Fuck knows what’s happening today — emerging reports of more attacks.

World Media

The world’s TV networks are still skulking around. No sign of them to the casual glance, but walk anywhere around the backstreets of Aldgate, and the satellite uplink vans are parked three deep… and yes, those Coke ‘love’ posters are on every billboard in the area. Nice.

2 Days Later

The weeks after the subway attacks in 1995, Tokyo was a city living on rumour and nerves. Armed police on every street corner, wild stories of hidden Russian tanks and helicopters ready to spray death across the city. The Friday after the atrocity, rumours of more attacks spread like wildfire — people left the city in droves, my friends bulk-buying tickets out and offering them to anyone who wanted to leave. We stayed. It was a beautiful Spring evening, pink blossom in Aaoyama. Nothing happened. London, two days after the bombs, seems psychically back to its old self. True there …


Walked home yesterday afternoon, against a tide of people walking out of the City. Very zombie movie — emergency vehicles screaming past, jams of traffic followed by empty streets, mobile phones dead. All the buses corralled in sidestreet, strangely drivers still respecting the bus lanes. People at bus stops pissed off that there were no buses — hadn’t they heard the news? By 8 in the evening, everything apparently back to normal, even near Aldgate, although the station was locked and crime scene posted. Feeling restless we went out for a drink in Hoxton — British resilience on display: all …

London Bombing

11:00 We’re OK. I’m at Anne-Fay’s place in Dalston, Helen is on her way to Paris on Eurostar. All tube lines shut down, all buses, possibly all trains into London (rumour). Latest report is at least 20 dead. Aldgate and Aldgate East, which are my local stations, just around the corner from my house, look on TV to be completely shut down with emergency vehicles everywhere. Mobile networks and lines out of the UK overloaded or shut down (to avoid remote-triggering of more bombs? It’s a rumour). Not attempting to get home any time soon. Bad memories of Tokyo. Trying …

London 5

After a long, long wait, the revised Pevsner London 5 — The East End is finally in print. My copy turned up from Amazon a couple of days ago. It’s a brick of a book, not exactly the kind of thing to take on long walks, which is kind of a shame, as that’s the best way to use these guides. Of the current editions, only London Churches is really portable: it’s a big shame that there isn’t an ebook (or even XML) version, which in addition to its portability, would open up endless possibilities for integration with mapping software, …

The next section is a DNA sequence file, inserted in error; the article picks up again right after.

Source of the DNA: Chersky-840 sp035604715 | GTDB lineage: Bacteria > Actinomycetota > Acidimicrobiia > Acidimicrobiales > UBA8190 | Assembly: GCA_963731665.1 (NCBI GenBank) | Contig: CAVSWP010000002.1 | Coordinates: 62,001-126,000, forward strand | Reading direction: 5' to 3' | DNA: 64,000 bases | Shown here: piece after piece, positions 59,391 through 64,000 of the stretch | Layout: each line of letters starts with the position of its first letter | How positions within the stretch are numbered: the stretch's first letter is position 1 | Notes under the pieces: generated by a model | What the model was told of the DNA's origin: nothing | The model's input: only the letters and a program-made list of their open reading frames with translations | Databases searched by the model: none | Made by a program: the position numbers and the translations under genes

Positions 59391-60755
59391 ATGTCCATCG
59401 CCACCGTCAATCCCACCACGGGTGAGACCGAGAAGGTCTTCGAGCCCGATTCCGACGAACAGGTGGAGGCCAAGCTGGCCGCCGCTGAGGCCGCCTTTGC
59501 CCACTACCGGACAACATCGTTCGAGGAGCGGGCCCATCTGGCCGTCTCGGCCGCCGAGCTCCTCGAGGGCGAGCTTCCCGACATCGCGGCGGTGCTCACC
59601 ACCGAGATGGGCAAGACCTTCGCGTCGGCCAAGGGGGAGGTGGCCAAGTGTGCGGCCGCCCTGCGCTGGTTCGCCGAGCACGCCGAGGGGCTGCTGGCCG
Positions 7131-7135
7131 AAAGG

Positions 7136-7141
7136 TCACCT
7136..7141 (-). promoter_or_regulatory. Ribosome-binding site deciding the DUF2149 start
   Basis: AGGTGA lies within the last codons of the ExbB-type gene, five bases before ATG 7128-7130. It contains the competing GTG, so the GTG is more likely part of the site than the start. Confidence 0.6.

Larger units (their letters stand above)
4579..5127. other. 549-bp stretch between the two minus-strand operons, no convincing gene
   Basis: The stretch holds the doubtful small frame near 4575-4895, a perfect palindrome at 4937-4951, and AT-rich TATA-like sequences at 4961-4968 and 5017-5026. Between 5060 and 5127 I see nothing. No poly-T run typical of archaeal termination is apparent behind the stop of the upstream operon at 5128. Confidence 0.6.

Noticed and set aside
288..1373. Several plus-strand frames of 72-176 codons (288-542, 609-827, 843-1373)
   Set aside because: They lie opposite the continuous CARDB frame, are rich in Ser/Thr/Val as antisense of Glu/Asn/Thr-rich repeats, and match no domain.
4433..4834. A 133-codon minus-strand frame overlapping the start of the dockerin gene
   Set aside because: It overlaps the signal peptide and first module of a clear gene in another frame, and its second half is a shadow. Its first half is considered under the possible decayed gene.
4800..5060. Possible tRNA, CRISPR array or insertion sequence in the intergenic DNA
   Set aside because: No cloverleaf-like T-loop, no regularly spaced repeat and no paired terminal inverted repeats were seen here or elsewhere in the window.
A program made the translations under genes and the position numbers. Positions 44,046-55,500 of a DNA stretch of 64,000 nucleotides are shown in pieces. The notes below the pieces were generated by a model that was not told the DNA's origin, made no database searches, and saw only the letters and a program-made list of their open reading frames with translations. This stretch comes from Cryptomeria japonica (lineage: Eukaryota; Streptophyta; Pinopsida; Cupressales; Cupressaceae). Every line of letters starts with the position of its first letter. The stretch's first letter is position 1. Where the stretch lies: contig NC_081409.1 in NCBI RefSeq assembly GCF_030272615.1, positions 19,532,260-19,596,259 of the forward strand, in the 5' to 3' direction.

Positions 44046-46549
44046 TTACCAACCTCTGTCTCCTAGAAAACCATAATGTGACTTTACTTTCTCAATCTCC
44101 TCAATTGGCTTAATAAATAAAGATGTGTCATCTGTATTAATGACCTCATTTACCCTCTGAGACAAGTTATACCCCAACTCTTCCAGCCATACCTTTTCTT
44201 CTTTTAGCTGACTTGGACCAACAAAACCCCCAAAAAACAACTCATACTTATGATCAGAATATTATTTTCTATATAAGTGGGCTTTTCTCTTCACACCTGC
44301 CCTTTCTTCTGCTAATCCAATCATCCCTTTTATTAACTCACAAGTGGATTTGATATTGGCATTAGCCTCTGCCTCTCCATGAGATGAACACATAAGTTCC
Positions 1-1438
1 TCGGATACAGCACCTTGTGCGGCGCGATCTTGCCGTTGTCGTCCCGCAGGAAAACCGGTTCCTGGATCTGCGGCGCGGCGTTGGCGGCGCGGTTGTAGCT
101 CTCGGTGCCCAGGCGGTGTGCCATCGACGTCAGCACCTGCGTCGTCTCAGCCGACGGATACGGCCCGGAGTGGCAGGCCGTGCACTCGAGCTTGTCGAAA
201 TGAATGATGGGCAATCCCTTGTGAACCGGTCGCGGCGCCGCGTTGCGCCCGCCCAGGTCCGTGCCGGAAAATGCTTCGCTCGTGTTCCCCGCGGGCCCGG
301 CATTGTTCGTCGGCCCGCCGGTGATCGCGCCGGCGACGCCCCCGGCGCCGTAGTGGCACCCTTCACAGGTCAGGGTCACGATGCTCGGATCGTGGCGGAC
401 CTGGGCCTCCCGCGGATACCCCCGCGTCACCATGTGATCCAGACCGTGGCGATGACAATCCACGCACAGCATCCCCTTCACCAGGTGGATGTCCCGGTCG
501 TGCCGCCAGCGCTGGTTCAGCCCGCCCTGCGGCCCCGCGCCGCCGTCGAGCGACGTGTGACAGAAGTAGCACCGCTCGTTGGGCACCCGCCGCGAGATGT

Court of Hours

Walking from home to lunch and the Helen Chadwick retrospective at the Barbican the other day, discovered, down a sliproad of London Wall, the Worshipful Company of Barber-Surgeons’ herb garden, in a little park in the shadow of a fragment of the wall. Perfect place for a picnic ala Jeffrey Smart, in the shadow of some of London’s ugliest buildings.

Monochromes Of London

Sitting outside at The Approach with a pint of Prospect ale, enjoying the lingering Indian summer. Just visited the Wilkinson Gallery, which is exhibiting David Batchelor’s The Found Monochromes Of London 1-80 (1999-2003): …the culmination of four years’ work during which time Batchelor photographed over 100 simple white rectangles found in the streets. Presented as a slideshow, it’s very cool. The found rectangles form the centre of each picture, with a background of urban London spilling around the edges of this blank focus. The series has a lingering Entrances To Hell kind of effect after leaving the gallery, changing the …


Spent the day packing things into large orange crates. We’re moving the day after tomorrow. New address is 19 Victoria Mills9 Boyd StreetLondon E1 1NH Of the area I know nothing apart from the proximity of both the Bell Foundry and the site of one of the Ripper murders. Nice.

Mayhew on London Markets

From Mayhew’s London Labour and the London Poor, on the subject of Borough Market (from the wonderful …still the costermongers are only a portion of the street-folk. Besides these, there are, as we have seen, many other large classes obtaining their livelihood in the streets. The street musicians, for instance, are said to number 1,000, and the old clothesmen the same. There are supposed to be at the least 500 sellers of water- cresses; 200 coffee-stalls; 300 cats-meat men; 250 balladsingers; 200 play-bill sellers; from 800 to 1,000 bone-grubbers and mud-larks; 1,000 crossing-sweepers; another thousand chimneysweeps, and the same …